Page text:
One of the interesting things about SLA is that there is a large industry

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(James Kao) #1

One of the interesting things about SLA is that there is a large industry of resin techniques and additives for polyurethane, epoxy, and polyester casting resins which may also be applicable the acrylic resins used for 3D printing. I can get pigments and various additives at retail at TAP Plastics, and there are similar stores in most cities.

The FunToDo Standard Blend resin is fairly soft (Shore D 30) and presented a better medium for experimentation with strengthening and hardening fillers than the MakerJuice G+ (which is very hard and I would have to test more around changes to its impact resistance given that I have no testing tools). I added 5% (by weight) of milled glass to try to increase strength and then 1% (by weight) of cabosil to make the resin more thixotropic to reduce settling since the milled glass is fairly heavy.

Cabosil could probably be used on its own to increase thixotropy when using powdered pigments in low viscosity resins, although TAP plastics pigment and FTD resins together settle very little even with no additives.

The additives definitely changed the physical properties of the resin, which I tested by bending the bow of 3DBenchy and ripping the smokestack off. The pictures are labelled and depict the differences between the resins. The net is that these additives have their expected effect for 3D printing resins and can be put to some interesting uses.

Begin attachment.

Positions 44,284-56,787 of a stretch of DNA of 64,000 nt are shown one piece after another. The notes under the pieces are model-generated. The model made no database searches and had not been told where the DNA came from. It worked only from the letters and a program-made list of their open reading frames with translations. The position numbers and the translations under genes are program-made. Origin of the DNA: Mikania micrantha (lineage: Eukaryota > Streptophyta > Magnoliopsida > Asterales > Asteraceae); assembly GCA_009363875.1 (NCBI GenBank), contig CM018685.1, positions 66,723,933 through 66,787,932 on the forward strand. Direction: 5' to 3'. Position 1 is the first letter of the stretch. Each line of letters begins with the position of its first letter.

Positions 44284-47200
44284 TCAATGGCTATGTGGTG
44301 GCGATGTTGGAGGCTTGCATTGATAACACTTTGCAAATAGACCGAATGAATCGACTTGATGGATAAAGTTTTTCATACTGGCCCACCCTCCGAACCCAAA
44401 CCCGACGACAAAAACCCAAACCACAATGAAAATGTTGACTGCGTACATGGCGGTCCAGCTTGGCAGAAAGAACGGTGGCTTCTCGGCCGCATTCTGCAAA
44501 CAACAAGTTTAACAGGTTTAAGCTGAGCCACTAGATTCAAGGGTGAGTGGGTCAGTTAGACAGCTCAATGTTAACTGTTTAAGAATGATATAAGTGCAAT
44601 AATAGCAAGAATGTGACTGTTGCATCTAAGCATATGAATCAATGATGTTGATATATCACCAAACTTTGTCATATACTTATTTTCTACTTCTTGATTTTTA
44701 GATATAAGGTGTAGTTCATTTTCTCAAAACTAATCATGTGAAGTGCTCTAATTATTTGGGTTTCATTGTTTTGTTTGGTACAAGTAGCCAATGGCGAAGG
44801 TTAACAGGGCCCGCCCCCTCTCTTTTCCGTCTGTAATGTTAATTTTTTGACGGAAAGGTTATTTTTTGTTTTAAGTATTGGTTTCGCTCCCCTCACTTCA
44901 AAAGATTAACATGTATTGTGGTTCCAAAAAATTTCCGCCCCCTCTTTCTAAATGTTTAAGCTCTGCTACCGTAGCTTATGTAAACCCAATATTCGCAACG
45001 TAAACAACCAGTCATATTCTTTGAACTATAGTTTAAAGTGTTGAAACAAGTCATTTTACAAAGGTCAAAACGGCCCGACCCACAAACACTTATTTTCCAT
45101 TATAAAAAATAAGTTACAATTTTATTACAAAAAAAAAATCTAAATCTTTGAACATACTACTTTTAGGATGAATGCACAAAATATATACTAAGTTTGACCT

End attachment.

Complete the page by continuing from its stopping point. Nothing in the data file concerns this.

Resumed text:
(ThantiK) #2

This is one of the very interesting properties of SLA printing that makes it so enticing to me. There are so many possibilities as far as additives go that I’m sure there’s a lot to be discovered still.

(Marcus Wolschon) #3

I never considered additives for photoreactive resins…interesting idea.
Adding hollow glass or glass fibers.
I guess metal powders will not work as you add very much powder for very little resin.

(christophe malvasio) #4

with printing from pellet interesting things should pop too …

(James Kao) #5

Yeah, there is definitely an upper limit on the amount of fillers you can add, primarily based on the increase in viscosity. You can probably tolerate more filler with a resin that has a fairly low viscosity to begin with, and you can probably compensate to some extent by slowing down the lifts and changing settings, but you wouldn’t be able to print something with the viscosity of putty.